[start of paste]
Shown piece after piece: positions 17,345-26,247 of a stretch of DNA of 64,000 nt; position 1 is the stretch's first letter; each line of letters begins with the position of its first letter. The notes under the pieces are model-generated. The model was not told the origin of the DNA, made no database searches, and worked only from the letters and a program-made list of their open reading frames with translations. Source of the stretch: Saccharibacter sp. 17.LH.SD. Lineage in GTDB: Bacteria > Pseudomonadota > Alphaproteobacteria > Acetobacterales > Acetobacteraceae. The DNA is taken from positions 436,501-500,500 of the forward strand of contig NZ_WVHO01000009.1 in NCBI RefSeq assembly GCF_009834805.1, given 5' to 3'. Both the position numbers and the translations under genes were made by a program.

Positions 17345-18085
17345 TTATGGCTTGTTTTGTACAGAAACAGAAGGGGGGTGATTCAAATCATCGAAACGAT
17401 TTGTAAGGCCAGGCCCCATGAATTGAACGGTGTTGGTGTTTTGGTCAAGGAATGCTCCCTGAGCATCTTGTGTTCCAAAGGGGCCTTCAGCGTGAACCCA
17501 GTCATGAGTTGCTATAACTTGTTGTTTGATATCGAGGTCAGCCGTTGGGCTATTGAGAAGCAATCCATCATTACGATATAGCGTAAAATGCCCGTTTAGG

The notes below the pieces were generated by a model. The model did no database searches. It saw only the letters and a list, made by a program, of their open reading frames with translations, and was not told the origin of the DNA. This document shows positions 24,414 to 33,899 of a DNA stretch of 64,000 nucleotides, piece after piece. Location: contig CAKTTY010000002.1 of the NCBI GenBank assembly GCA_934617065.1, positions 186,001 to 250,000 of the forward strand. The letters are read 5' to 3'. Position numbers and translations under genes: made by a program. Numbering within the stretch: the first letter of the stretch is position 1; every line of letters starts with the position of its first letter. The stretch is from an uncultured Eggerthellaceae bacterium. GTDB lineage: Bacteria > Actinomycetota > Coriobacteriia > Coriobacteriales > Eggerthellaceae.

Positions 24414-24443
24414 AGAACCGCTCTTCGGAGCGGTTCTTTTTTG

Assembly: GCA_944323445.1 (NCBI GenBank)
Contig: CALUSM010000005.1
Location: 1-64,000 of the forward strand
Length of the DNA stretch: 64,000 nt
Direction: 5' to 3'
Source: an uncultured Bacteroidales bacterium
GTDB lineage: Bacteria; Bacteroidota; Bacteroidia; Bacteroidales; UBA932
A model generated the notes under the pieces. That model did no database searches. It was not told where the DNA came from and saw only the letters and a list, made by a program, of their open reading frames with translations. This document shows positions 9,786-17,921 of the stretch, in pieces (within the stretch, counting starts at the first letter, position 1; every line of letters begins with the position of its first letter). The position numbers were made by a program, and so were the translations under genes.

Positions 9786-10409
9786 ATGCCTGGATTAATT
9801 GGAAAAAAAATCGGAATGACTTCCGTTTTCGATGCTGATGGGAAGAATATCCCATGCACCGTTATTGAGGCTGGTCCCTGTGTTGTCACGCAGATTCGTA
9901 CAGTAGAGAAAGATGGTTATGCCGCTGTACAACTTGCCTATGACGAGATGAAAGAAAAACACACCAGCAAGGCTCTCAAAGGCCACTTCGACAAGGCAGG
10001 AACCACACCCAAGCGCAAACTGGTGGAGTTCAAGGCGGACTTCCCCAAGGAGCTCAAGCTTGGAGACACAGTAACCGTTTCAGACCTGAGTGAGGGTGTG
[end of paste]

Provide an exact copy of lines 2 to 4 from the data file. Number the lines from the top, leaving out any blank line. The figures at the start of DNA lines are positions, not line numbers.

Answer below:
Positions 17345-18085
17345 TTATGGCTTGTTTTGTACAGAAACAGAAGGGGGGTGATTCAAATCATCGAAACGAT
17401 TTGTAAGGCCAGGCCCCATGAATTGAACGGTGTTGGTGTTTTGGTCAAGGAATGCTCCCTGAGCATCTTGTGTTCCAAAGGGGCCTTCAGCGTGAACCCA